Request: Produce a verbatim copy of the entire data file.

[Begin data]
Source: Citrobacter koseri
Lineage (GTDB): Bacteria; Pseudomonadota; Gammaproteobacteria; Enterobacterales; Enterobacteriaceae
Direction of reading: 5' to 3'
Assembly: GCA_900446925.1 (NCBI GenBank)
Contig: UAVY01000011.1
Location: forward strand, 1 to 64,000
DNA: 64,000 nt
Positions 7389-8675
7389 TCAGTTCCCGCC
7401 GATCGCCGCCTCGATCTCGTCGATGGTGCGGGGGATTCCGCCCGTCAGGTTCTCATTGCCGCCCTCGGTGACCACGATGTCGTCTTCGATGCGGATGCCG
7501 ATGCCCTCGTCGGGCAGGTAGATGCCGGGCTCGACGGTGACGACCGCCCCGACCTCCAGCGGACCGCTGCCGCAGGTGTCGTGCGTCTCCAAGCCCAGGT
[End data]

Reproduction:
Source: Citrobacter koseri
Lineage (GTDB): Bacteria; Pseudomonadota; Gammaproteobacteria; Enterobacterales; Enterobacteriaceae
Direction of reading: 5' to 3'
Assembly: GCA_900446925.1 (NCBI GenBank)
Contig: UAVY01000011.1
Location: forward strand, 1 to 64,000
DNA: 64,000 nt
Positions 7389-8675
7389 TCAGTTCCCGCC
7401 GATCGCCGCCTCGATCTCGTCGATGGTGCGGGGGATTCCGCCCGTCAGGTTCTCATTGCCGCCCTCGGTGACCACGATGTCGTCTTCGATGCGGATGCCG
7501 ATGCCCTCGTCGGGCAGGTAGATGCCGGGCTCGACGGTGACGACCGCCCCGACCTCCAGCGGACCGCTGCCGCAGGTGTCGTGCGTCTCCAAGCCCAGGT